10 Jan 2012

HS2: bonkers?

I've just been listening to Transport Minister Justine Greening announcing the go-ahead for HS2, the high speed line to connect London with Brum, Manchester and Leeds. She's sounded so upbeat, so full of promise. But every time I hear about this project, my own heart sinks. There have been hundreds of thousands of words expended on this subject already, mostly by people with a far better grasp on rail travel than me, but I feel like unloading my take on it. That's what a blog is for, isn't it?

Firstly the amount, widely reported as being around £33b, roughly three times the cost of the Olympics (don't get me started on that). Except there don't appear to be any sponsors or private investment. If it's that good a deal, why aren't private investors coming forward, like they did when the Victorians first put railways in place? Why is the government suddenly acting like a Soviet republic? Could it be that no one much cares about the few minutes shaved off journey times? No one wants the higher fares this will involve, and no business is daft enough to stump up?

And compare this to how stingy the government have been over Feed In Tariffs. As you may well have sussed by now, I'm no fan of FiTs, but the total subsidy is still small beer compared to HS2. Not to mention the fact that the government wasn't actually paying for FiTs - it is coming from everyones' electricity bills.

If the government were to replicate the same way of producing funds for HS2 as they have for FiTs, then the £33b could be spread amongst the 1.35billion passenger rail journeys made each year. If you added £1 to all of these journeys for the next 25 years, that would pay for HS2. Of course, only those travelling along the HS2 would benefit, but that's pretty much how FiTs are designed to work, so why not?

I'll tell you. Because the outcry would be so great that every right wing paper would have a fit of a very different variety — think stealth tax — and the plan would be dropped before you could say Justine Greening.

So no, instead the money is coming from the CapEx section of general expenditure, no doubt spread out over 50 years to make it look small. But it's a bollockingly large amount of money. It's £500 each. How many of us would elect to pay £500 for HS2 to be built? Now we have no choice.

What really browns me off is the point that I hear Christian Wolmar often making. That the rail network could badly do with a make-over and this £33b won't get spent on it because it's all going on HS2. To get from my home town, Cambridge, to Manchester by train takes 4hours. From London, 50 miles further away, Manchester is just 2hrs 10min, with a service running every 20 minutes.

Birmingham is worse still. 2 hours 40 mins from Cambridge by train — a distance of just 97 miles. In contrast, London is 118 miles distant but the journey takes just 1hr 25m. OK, Cambridge is a small town, but you could just as well substitute Bristol, Southampton, Cardiff, Swindon, Derby, you name it: the trains to them will all go at half speed or less than the London connections.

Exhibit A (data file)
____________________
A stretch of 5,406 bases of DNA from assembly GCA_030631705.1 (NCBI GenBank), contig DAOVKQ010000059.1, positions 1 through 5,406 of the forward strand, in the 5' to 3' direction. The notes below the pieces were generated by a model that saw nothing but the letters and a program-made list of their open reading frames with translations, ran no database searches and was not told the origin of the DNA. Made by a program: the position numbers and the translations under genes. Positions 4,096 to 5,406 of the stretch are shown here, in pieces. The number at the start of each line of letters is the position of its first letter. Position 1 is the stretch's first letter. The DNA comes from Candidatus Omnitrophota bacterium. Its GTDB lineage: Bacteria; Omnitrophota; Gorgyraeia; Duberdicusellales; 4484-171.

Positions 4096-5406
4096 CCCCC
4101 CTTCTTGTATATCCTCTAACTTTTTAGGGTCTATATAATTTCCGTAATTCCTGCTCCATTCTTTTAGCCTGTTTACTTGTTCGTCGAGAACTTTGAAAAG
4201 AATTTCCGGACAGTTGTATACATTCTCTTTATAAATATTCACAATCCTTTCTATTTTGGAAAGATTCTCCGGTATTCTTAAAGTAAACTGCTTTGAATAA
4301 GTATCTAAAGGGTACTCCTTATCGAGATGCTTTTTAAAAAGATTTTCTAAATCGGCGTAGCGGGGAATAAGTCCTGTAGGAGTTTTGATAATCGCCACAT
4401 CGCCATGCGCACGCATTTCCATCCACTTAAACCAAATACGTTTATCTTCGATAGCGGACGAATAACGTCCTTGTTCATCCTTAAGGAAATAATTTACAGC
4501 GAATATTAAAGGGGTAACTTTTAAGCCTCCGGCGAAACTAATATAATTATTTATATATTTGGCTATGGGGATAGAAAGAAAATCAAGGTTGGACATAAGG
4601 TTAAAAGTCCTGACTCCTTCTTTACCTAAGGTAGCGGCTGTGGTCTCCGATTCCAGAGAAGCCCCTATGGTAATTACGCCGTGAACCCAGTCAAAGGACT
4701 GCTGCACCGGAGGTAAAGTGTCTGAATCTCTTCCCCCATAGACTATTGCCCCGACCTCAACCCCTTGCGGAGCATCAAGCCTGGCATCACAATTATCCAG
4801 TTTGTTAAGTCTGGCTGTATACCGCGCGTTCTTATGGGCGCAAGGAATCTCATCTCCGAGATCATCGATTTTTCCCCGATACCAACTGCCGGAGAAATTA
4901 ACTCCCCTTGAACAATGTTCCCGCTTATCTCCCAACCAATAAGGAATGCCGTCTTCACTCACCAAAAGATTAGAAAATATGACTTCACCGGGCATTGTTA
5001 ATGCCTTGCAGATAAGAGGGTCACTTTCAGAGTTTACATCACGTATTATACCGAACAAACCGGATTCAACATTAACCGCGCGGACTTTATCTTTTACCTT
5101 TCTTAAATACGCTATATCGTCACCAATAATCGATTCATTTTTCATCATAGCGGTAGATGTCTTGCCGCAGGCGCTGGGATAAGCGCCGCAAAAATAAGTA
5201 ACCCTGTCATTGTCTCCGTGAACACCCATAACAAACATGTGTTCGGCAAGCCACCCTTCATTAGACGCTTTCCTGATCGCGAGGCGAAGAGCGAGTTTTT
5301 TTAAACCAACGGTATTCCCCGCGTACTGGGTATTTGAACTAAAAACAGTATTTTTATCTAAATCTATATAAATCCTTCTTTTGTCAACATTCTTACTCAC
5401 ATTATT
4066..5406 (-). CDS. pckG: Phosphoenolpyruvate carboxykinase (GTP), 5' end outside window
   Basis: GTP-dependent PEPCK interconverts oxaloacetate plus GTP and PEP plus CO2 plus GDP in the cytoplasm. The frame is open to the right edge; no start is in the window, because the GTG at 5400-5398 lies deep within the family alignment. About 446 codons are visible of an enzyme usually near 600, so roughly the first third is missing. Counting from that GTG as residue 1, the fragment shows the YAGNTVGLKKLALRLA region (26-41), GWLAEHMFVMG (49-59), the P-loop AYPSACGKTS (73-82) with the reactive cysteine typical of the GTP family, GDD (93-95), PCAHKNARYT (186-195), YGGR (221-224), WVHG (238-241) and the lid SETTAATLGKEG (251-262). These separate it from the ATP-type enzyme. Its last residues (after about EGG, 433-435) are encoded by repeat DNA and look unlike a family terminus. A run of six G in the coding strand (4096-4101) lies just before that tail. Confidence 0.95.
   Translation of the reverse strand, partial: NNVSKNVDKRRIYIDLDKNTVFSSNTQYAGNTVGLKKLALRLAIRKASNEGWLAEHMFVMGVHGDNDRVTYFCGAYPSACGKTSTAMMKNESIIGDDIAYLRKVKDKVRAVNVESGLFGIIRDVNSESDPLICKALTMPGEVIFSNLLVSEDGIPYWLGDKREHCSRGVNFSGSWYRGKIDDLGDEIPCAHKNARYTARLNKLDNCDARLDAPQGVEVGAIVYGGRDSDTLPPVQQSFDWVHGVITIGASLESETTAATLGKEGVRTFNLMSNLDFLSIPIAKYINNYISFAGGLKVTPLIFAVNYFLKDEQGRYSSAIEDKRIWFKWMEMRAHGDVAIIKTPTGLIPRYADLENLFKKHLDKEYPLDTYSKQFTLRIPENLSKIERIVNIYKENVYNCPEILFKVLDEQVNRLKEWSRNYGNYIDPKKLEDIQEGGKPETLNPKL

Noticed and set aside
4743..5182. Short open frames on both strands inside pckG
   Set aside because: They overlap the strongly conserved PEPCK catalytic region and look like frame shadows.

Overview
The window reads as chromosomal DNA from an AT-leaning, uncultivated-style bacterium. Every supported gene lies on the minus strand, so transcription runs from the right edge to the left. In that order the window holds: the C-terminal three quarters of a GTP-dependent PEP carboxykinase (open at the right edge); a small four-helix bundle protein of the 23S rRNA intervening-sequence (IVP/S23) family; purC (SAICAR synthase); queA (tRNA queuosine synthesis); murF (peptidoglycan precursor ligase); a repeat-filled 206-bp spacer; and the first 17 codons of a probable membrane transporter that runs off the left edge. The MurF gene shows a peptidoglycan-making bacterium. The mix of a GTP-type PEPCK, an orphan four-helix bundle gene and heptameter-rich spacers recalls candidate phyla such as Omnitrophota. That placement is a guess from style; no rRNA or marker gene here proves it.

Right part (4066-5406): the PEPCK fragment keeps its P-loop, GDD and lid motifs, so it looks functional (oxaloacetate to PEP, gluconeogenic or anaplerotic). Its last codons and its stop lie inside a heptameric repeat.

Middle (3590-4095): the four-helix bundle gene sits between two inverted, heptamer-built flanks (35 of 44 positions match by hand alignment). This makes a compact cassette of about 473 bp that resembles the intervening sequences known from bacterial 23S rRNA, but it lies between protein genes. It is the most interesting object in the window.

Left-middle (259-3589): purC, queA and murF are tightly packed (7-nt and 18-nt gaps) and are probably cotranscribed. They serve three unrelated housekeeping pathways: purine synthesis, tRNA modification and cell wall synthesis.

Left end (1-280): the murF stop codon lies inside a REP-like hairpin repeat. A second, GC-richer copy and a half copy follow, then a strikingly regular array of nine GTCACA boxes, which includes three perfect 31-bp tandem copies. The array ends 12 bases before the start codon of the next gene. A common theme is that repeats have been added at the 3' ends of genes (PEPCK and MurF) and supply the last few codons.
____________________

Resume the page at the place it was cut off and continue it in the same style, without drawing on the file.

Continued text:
Our trains services always have been very London-centric and it seems absurd to me to be making them even more so. If we really want to get more people out of their cars and into a train, then how about improving cross country services?


  1. Alan ClarkeJanuary 18, 2012

    It's not just Cambridge - based in the SW I hardly see an electric train from one year to the next - just the occasional one stop trip on a spacious, smooth, London train from Lancaster to Preston, before changing onto a slow, crowded diesel.
    So I feel if that's how the other half travel - why do they need yet another electric line out of London? That £33bn is a lot of money that could do some good electrifying the network, reducing carbon emissions rather than increasing them by travelling at 250mph (HS2 indicate power rising from 4MW for std trains today to 20MW for HS2 design speed). Has no one noticed peak oil? Climate change?? Even if there is a case for a new line out of London, if it were designed for just TGV speeds it would be a whole lot cheaper to build, and to run - some people may even be able to afford the tickets!

  2. You mean HS2 is faster (more energy hungry) than TGV? Even tho our distances are so much smaller than Europe mainland's? Is this one-upmanship, or is Europe planning a HS2 network across virgin countryside that will make TGV, in its turn, redundant? In Europe, what's happened to the old mainlines superseded by TGV, anyway?

  3. Sorry - multiple typo fail, so I've re-posted:

    I'm all for trains, but I get your point - how many hundreds of small improvements could we get for the money. Improvements all across the country which would benefit everyone.

    I guess someone must be making a very convincing case for it, because it's hardly natural Tory ground. Unless they're using it as some kind of flag-ship investment/stimulus project, in which case if they spend more they will think they've succeeded!

  4. Fred,

    You are right. The point Justine Greening and her pals are making is that it's "HS2 or patch and mend." But we need patch and mend whether we have HS2 or not. Why improve one of the best parts of the existing network, when so much of the network is under performing and under invested?

  5. ^ Absolutely.

    Why spend all this money on a new line, that really is not needed. Put all the cash into improving existing services and lines.